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ženski rodmatematika

Von G. Cantor eingeführter math. Grundbegriff: Eine M. ist die Zusammenfassung von unterscheidbaren Objekten zu einem Ganzen. Die zur M. gehörenden Objekte heißen ihre Elemente. Die M.nlehre untersucht die einzelnen Arten von M.n; es gibt z.B. endliche M. (z.B. die 25 Primzahlen zw. 1 u. 100) u. unendliche M. (z.B. die Punkte innerhalb eines Kreises). Die M.nlehre ermöglichte eine einheitl. Betrachtungsweise vieler math. Gebiete.

1. set


In mathematics, any collection of defined things (elements), provided the elements are distinct and that there is a rule to decide whether an element is a member of a set. It is usually denoted by a capital letter and indicated by curly brackets {}.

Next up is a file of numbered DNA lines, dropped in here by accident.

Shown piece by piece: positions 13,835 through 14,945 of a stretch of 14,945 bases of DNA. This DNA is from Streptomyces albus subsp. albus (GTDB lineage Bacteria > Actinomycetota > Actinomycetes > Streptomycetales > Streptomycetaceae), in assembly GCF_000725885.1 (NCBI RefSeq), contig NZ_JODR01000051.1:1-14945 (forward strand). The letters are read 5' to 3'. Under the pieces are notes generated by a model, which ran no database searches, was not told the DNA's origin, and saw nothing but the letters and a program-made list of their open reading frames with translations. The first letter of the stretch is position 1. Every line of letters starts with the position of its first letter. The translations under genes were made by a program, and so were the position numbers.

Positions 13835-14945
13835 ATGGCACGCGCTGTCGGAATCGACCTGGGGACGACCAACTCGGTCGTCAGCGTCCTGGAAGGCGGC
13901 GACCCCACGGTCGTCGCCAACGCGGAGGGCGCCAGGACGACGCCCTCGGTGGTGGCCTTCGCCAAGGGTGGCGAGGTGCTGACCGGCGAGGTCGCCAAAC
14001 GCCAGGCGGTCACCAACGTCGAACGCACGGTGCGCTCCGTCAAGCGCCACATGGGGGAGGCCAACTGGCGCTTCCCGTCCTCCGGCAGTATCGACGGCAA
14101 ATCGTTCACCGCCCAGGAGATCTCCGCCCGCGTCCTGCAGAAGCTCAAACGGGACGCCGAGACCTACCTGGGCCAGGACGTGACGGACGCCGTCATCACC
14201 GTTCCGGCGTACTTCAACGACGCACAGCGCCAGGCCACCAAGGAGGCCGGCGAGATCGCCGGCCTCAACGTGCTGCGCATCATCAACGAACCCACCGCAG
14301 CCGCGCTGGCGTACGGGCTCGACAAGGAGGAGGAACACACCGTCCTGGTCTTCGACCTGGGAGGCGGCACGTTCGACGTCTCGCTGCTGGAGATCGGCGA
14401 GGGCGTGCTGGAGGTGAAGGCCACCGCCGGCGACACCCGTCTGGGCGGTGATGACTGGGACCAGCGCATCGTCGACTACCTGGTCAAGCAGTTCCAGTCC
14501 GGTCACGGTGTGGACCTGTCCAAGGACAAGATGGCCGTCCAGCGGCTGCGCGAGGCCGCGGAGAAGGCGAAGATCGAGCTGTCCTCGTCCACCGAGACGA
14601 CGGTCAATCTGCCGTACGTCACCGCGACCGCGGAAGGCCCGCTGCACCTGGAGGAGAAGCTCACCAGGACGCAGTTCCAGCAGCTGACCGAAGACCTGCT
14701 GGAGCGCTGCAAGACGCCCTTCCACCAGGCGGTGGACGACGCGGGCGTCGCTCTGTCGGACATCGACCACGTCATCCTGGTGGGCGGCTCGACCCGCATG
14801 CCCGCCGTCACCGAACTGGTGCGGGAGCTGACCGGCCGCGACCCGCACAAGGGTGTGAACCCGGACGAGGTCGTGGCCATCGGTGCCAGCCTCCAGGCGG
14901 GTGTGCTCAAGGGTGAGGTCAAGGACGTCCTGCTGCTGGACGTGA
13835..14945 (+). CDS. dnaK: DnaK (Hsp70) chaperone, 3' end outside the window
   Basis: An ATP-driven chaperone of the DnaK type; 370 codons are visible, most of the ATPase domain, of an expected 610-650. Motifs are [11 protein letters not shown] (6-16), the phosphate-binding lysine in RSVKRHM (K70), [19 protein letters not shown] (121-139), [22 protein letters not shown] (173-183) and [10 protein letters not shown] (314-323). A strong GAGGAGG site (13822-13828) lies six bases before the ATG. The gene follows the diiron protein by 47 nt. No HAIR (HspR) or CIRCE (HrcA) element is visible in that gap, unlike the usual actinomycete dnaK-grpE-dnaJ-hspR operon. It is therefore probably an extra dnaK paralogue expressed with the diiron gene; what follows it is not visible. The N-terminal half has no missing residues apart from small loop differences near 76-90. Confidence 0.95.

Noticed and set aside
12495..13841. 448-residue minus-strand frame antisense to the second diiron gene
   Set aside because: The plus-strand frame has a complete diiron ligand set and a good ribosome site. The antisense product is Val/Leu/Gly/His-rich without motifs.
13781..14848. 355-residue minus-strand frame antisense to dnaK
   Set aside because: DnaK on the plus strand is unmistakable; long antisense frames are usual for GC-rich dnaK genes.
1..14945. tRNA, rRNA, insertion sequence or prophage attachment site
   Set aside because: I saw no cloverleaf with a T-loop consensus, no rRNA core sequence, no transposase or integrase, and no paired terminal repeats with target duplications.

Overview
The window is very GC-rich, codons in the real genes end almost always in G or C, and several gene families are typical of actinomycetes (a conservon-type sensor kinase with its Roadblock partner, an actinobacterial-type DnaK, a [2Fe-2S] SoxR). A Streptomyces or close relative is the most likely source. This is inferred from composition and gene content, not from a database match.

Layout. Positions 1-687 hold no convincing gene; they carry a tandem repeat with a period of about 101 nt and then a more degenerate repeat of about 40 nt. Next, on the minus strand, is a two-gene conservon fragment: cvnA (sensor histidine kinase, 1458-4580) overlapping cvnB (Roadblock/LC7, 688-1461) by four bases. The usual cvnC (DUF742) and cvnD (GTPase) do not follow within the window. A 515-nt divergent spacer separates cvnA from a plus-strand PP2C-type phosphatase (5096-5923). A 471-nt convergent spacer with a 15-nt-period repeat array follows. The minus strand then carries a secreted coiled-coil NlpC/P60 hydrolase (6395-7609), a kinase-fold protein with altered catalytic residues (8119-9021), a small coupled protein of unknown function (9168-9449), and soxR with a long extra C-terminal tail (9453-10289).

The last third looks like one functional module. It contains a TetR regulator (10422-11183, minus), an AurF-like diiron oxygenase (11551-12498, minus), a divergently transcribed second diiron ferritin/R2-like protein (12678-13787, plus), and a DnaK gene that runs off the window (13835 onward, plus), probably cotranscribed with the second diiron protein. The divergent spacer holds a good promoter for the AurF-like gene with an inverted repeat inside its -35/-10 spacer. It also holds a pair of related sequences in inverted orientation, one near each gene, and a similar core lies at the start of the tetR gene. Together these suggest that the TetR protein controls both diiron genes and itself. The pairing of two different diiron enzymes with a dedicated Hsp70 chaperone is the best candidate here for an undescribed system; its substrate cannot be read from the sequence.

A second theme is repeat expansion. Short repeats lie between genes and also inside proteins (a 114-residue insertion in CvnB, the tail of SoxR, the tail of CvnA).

For example, L may represent the set that consists of all the letters of the alphabet. The symbol Î stands for “is a member of”; thus p Î L means that p belongs to the set consisting of all letters, and 4 Ď L means that 4 does not belong to the set consisting of all letters. There are various types of sets. A finite set has a limited number of members, such as the letters of the alphabet; an infinite set has an unlimited number of members, such as all whole numbers; an empty or null set has no members, such as the number of people who have swum across the Atlantic Ocean, written as {} or Ć; a single-element set has only one member, such as days of the week beginning with M, written as {Monday}. Equal sets have the same members; for example, if W = {days of the week} and S = {Sunday, Monday, Tuesday, Wednesday, Thursday, Friday, Saturday}, it can be said that W = S. Sets with the same number of members are equivalent sets. Sets with some members in common are intersecting sets; for example, if R = {red playing cards} and F = {face cards}, then R and F share the members that are red face cards. Sets with no members in common are disjoint sets. Sets contained within others are subsets; for example, V = {vowels} is a subset of L = {letters of the alphabet}.